The chapters of the book are peppered with helpful practical tips and useful recommendations for action. […] Overall, the second edition of Arno Lampmann’s and Evgeny Pustovalov’s practical handbook offers a good and up-to-date overview of the subject matter of competition law practice and is thus ideally suited as a reference work for both beginners and experienced professionals.
The volume delivers what its title and the name of the book series promise, providing an easy-to-read, practice-oriented introduction to the customs and pitfalls lurking in the enforcement of competition law claims. In particular, the book will not leave the reader at a loss with regard to the central points of the warning notice and the discovery procedure. Anyone who has read the description of the formulation of the application, will not understand why, in judicial practice, a futile attempt is still made today, right up to the third instance, to enforce a claim for injunctive relief with an undefined claim. […] a recommendation that gives the beginner good access to the subject matter and helps the experienced practitioner to stay up to date.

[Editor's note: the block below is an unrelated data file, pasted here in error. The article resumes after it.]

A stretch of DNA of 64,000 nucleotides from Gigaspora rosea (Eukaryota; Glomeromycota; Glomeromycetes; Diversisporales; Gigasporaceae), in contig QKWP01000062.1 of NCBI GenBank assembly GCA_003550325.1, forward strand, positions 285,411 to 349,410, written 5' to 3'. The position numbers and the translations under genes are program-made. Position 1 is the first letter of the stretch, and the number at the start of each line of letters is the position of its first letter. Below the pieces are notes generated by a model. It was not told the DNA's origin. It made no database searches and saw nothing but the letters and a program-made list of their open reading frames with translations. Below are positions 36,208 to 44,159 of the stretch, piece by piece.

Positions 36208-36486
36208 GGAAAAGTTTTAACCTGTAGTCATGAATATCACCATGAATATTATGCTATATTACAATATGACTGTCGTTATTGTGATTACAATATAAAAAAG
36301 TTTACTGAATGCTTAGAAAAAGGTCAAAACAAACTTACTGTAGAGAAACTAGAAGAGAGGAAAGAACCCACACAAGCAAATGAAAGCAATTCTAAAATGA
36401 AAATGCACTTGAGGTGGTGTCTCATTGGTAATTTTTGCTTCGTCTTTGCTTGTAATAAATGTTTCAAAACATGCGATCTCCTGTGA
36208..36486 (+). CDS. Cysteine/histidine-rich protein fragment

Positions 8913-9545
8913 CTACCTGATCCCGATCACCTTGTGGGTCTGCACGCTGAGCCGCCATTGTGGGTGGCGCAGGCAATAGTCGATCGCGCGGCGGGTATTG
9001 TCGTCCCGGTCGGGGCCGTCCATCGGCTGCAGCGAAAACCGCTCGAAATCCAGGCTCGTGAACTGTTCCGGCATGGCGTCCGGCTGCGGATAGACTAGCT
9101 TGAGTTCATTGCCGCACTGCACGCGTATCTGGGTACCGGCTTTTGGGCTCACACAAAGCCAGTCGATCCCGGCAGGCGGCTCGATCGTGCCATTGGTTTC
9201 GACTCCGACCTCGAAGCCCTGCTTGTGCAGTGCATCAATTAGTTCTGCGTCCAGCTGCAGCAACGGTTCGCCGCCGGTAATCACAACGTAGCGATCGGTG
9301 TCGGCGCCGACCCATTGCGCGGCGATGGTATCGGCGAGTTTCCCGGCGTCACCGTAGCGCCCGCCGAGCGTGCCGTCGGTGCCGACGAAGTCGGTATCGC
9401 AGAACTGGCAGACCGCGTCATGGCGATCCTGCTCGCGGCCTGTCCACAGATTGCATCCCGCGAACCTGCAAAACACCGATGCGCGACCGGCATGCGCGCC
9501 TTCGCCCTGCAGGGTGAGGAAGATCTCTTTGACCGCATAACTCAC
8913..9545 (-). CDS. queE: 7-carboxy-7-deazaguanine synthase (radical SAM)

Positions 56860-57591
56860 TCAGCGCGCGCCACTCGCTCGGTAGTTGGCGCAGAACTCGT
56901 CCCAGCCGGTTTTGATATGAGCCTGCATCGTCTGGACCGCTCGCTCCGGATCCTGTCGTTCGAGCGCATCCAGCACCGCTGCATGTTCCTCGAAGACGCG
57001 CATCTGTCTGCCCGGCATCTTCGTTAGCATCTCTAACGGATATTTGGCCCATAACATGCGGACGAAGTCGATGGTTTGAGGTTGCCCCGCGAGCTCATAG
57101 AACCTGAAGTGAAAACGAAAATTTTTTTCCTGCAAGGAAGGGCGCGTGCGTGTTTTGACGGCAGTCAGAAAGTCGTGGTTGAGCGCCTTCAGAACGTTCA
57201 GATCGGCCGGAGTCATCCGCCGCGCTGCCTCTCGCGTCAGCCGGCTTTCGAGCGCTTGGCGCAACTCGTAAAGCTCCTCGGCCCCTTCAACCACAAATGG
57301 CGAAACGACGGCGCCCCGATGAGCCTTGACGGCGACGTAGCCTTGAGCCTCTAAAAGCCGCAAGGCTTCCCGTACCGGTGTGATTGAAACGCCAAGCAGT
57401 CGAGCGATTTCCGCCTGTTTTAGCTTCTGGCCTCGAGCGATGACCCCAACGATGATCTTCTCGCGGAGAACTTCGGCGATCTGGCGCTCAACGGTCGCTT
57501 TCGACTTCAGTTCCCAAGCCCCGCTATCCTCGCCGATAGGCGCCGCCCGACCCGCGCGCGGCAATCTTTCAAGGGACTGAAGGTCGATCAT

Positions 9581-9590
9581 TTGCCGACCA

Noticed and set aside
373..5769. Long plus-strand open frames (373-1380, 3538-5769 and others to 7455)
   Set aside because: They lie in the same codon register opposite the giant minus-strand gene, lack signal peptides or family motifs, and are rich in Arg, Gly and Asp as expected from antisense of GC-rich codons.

All in all, this 300-page work is recommended to anyone who wants to get a quick overview and obtain practical information or familiarize themselves with the subject. As a “practical handbook”, it serves its purpose excellently and at times goes well beyond this in terms of the depth of the discussion. As a standard work, it should not be missing from any well-stocked reference library.
It is particularly noteworthy that the discussions on one topic are supplemented by numerous cross-references to related topics. In this way, the practitioner can easily find those aspects that he or she may still need to consider when dealing with an issue. Particularly helpful are also the numerous practical notes with advice and supplementary information, which facilitate the implementation of the theory in everyday legal practice. The work is a clear recommendation for every lawyer for whom the UWG (and intellectual property law) is not part of everyday business, but nevertheless occasionally comes across the desk. It is also excellent for the novice as an introduction to the practice of green law. But even for the professional who wants to get a quick overview of the current state of case law and literature, it is a great help.